#51 Rdr Daniel (R.)

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Posted 15 April 2011 - 04:18 PM

I think the thing is yes all non-Orthodox are mislead to some extent. But say Calvin or Luther seeing the mass corruption at the Roman Catholic church tried to "fix" it and throw the baby out with the bath water as they say.

Muhammad on the other hand made his own religion a good view of which can be found here http://orthodoxinfo....john_islam.aspx

#52 Paul DeBaufer

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Posted 16 April 2011 - 01:53 PM

I participate in a discussion group that is Wesleyan in tradition and oft there will be Reformed/Calvinist participants. There has been an on-going discussion from one of the Reformed/Calvinists and one of the Wesleyans as to whether or not they worship the same God. To me IF I had to worship the God of the Synod of Dordt, of TULIP Calvinism I would not be a Christian. Maybe I should more rightly say that perception of who God is, as that is not the God I find in the Bible.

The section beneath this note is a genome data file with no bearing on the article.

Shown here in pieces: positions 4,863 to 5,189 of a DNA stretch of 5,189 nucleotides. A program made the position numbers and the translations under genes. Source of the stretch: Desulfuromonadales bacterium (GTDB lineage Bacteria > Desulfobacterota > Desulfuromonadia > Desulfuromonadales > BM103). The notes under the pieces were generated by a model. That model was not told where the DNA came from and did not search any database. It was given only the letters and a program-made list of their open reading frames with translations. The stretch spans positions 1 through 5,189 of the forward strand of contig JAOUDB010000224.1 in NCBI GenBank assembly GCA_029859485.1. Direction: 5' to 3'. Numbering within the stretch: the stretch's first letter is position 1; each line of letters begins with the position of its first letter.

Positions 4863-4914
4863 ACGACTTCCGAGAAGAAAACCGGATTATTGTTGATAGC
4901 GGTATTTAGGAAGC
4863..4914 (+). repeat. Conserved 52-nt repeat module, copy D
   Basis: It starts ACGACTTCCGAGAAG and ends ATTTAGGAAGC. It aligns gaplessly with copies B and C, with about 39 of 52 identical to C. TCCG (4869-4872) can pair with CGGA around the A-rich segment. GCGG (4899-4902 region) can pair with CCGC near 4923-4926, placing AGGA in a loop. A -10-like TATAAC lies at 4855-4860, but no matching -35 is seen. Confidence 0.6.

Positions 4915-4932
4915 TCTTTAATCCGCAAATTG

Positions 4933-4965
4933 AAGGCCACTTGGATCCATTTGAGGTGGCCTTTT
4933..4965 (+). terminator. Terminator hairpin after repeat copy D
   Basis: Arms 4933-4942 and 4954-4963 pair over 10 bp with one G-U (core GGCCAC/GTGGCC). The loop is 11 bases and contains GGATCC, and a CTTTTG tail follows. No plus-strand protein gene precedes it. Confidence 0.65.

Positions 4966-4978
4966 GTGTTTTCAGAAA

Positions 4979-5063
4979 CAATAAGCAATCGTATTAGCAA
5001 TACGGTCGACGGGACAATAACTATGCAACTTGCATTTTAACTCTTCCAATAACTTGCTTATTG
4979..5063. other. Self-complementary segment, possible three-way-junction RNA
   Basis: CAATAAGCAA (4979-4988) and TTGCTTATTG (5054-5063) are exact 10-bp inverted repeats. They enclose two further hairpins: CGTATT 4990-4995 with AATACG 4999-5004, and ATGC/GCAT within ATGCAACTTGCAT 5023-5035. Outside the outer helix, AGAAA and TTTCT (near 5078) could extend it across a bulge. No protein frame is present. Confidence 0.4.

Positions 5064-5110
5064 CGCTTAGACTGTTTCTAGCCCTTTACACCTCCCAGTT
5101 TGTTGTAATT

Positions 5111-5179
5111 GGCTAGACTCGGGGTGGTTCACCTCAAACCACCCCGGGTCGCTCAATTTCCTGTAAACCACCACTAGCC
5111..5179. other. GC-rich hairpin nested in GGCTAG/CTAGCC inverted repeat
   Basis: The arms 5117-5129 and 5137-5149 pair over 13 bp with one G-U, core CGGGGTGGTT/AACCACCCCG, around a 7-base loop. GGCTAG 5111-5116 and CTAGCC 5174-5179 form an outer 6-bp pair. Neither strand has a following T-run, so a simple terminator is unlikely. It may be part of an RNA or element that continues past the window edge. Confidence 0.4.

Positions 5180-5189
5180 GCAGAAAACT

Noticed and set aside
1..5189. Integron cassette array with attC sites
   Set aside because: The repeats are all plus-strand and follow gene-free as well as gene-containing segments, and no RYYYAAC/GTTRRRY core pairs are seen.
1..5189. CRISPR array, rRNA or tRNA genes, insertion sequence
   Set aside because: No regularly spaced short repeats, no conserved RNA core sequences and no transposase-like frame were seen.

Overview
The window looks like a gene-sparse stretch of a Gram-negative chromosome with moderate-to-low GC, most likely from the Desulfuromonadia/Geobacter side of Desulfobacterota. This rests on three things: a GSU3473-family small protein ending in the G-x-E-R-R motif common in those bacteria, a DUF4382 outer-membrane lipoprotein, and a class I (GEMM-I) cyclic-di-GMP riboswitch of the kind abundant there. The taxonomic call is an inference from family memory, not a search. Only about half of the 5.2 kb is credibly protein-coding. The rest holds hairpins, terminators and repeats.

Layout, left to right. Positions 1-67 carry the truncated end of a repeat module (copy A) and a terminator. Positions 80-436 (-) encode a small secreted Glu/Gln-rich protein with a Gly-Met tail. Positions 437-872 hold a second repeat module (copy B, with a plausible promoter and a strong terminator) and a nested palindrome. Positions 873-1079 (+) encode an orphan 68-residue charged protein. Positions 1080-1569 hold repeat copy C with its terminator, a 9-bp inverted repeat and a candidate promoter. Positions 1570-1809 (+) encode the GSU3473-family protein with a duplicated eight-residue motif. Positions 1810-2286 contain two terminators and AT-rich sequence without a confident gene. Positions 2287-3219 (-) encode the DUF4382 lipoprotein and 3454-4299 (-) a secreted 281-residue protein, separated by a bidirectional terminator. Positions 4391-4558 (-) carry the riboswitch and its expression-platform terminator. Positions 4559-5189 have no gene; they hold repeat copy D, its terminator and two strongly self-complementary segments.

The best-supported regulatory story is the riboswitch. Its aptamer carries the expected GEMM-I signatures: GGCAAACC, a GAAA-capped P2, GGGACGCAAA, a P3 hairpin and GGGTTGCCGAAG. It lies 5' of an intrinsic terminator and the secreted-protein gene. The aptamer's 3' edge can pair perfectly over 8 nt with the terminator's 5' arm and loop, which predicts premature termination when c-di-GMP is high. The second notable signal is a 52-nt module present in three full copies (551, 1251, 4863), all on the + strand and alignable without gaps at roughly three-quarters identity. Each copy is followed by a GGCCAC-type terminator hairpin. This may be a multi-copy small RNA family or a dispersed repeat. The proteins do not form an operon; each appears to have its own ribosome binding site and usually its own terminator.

#53 Rick H.

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Posted 16 April 2011 - 03:47 PM

Maybe I should more rightly say that perception of who God is . . .


This is really the point Paul, and I guess I am just repeating myself over in different ways, there are different perceptions but one God.

#54 Dennis Justison

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Posted 16 April 2011 - 05:01 PM

My God, your God, their God, whose God?
What does God say? That's what I say.
I can't say who God is anyway
Because thank God, God is beyond our ways.

#55 Herman Blaydoe

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Posted 16 April 2011 - 05:14 PM

But God is the Lord and has revealed Himself to us. God is knowable to us. Orthodoxy is all about becoming open to that revelation.

Or so it seems to this bear of little brain.